The feeling that has just manifested in your digestive tract upon hearing something irredeemably awful — that bad-to-worse sinking sensation and the inexplicable need to repeat it — pervades John Reed’s Tales of Woe, just out from MTV Press. The author describes it as the sin-suffering-redemption model of storytelling, minus any cumbersome sin and redemption.
Twenty-five true stories of senseless human suffering accompanied by full color artwork appeal not only to those of us still toting our post-goth adolescent morbidity, but to rubberneckers of all ages. The collection tugs at our fears of the freak disaster (a PVC bouncy castle that first crushes, then poisons) to the dregs of inhumanity (sex trafficking, infanticide, and yes, bestiality). The MO is uncut and unapologetic despair in the human experience — not horror, but horribleness.Tales of Woeaims directly for the viscera, but can’t be written off as a simple sideshow. Reed is a well-practiced satirist, having, in his own words, “mangled Orwell, Shakespeare, Carroll and more,” and now presents what he claims is an older kind of catharsis than “Hollywood catharsis,” where the hero overcomes adversity and we all feel better about ourselves. Nope, this is pure suffering, he says; we read it and feel better about our own, relatively painless lives. I don’t know if I feel better about anything after reading this, but I sure feel different.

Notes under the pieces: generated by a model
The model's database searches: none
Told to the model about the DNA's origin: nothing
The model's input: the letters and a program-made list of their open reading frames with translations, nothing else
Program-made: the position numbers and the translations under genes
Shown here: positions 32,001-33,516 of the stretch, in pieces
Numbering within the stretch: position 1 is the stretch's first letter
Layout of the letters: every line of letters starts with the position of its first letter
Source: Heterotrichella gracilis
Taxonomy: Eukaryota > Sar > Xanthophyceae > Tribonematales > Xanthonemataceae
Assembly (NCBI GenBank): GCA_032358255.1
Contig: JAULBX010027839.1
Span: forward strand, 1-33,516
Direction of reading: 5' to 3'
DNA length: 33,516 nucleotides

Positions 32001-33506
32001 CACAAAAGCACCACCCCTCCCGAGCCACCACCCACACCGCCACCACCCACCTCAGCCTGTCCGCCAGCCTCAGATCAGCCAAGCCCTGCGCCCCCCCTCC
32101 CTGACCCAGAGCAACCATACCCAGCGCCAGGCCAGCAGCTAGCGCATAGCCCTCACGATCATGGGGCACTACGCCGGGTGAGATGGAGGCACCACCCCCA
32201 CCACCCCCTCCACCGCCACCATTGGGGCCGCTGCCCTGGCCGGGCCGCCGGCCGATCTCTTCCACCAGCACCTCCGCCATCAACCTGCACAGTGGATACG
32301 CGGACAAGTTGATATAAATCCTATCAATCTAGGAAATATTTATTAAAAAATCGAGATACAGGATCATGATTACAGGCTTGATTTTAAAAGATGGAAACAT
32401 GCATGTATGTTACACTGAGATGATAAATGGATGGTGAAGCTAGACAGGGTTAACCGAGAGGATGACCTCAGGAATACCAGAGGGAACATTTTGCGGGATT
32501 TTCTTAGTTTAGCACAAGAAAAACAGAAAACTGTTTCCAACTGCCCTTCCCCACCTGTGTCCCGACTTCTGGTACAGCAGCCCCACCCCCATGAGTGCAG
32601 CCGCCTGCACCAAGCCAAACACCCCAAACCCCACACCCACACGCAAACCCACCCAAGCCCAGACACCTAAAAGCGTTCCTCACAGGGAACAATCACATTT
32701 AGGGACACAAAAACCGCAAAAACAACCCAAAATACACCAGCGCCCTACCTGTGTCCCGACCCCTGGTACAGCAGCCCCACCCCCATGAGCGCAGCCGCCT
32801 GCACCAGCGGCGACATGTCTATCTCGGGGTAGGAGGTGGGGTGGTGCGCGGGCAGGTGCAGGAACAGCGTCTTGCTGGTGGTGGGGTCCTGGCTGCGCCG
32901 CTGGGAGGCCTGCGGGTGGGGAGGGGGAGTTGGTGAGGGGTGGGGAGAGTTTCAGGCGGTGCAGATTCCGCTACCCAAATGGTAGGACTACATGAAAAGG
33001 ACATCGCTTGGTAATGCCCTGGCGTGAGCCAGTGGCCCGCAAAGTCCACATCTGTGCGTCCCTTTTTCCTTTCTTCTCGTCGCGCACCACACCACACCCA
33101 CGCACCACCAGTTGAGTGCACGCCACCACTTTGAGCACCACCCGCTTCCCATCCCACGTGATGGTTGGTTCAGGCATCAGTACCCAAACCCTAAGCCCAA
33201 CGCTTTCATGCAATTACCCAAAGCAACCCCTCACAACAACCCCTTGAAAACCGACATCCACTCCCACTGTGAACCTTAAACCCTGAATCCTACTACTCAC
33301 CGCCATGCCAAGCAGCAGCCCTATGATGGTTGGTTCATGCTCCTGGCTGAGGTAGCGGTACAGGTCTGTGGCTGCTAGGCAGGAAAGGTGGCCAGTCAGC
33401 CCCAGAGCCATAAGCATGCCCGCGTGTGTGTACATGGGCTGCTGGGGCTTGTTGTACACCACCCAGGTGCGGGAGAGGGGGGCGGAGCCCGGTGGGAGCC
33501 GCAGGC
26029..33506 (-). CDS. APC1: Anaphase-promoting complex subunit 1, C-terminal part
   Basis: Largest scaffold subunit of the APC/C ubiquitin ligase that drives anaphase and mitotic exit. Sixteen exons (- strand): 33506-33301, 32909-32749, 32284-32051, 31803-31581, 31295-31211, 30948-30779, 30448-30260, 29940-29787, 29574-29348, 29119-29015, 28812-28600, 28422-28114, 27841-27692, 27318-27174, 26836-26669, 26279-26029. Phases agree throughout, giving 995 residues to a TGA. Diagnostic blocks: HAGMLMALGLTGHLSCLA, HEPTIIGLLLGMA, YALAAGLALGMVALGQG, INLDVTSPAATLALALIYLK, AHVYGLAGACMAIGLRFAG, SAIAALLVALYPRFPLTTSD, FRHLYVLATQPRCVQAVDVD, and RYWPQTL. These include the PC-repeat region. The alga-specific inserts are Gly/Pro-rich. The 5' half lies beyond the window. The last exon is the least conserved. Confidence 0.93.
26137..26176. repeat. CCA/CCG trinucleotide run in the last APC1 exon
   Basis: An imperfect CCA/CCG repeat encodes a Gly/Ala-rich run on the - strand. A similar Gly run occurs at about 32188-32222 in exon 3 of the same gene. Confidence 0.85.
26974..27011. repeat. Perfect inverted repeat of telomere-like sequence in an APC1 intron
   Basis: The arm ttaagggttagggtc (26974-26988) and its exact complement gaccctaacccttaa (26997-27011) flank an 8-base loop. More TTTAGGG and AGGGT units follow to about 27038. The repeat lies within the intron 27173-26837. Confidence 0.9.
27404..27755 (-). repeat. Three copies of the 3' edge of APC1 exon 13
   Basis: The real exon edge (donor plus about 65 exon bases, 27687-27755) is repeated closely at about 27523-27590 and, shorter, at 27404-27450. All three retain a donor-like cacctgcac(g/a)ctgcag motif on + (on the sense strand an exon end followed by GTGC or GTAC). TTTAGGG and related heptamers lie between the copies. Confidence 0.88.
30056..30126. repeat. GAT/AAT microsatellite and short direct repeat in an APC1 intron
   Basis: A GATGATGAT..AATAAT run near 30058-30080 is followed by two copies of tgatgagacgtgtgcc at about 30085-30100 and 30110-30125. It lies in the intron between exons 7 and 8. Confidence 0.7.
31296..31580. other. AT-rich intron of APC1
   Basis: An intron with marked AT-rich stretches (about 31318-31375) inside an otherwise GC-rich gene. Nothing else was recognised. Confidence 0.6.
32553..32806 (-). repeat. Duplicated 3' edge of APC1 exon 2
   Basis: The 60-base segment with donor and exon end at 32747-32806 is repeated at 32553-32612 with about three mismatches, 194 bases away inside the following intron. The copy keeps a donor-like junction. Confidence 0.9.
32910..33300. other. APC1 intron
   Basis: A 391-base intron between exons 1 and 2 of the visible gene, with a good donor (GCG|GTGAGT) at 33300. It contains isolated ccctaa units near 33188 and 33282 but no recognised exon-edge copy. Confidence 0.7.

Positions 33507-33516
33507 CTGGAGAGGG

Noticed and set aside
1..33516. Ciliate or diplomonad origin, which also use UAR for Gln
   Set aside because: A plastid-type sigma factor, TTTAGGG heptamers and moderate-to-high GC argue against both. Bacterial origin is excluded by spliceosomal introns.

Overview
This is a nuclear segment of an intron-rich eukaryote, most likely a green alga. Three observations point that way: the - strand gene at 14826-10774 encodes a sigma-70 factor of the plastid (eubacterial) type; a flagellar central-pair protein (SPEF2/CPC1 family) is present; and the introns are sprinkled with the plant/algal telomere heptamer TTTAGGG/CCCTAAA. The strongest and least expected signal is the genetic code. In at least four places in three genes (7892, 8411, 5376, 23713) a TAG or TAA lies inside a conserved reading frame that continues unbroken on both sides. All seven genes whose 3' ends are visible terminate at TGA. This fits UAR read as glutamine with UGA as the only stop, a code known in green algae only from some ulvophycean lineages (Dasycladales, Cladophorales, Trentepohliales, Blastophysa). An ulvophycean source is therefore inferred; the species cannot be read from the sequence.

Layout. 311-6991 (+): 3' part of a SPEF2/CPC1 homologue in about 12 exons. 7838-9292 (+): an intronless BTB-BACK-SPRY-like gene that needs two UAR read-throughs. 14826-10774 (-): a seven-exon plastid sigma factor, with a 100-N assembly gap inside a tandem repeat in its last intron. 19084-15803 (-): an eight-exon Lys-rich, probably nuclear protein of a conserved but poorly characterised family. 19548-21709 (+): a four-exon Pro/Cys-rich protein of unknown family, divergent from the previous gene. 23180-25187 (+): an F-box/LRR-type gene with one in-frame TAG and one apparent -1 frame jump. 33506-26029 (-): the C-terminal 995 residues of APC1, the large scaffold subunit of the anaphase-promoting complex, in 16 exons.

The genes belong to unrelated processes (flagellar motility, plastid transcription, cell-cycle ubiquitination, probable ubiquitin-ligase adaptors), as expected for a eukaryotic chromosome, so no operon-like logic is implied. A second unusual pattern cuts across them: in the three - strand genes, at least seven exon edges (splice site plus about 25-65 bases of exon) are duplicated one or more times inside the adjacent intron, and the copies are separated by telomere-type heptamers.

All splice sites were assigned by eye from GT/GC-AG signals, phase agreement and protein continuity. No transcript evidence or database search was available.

It’s hard not to question, however, elbow-deep in the shiny black paper and slick artwork, one’s role as a reader. Sure there is something deeply human about the sharing of suffering, but where does the line between observer and participant fall? At what point do we stop being horrified and start being titillated? Thankfully, Reed’s prose is spare; journalistic enough to secure our status as mortified witnesses, rather than rabid consumers, of agony. If we’re meant to be unsettled on many levels, this is a triumph. Woe is a 25 car pile-up of literary grotesques, enough to keep the Debbie Downer in all of us turning pages, and with no redemption or tidy lessons learned to let us walk away.
Tales of Woe, MTV Press August 2010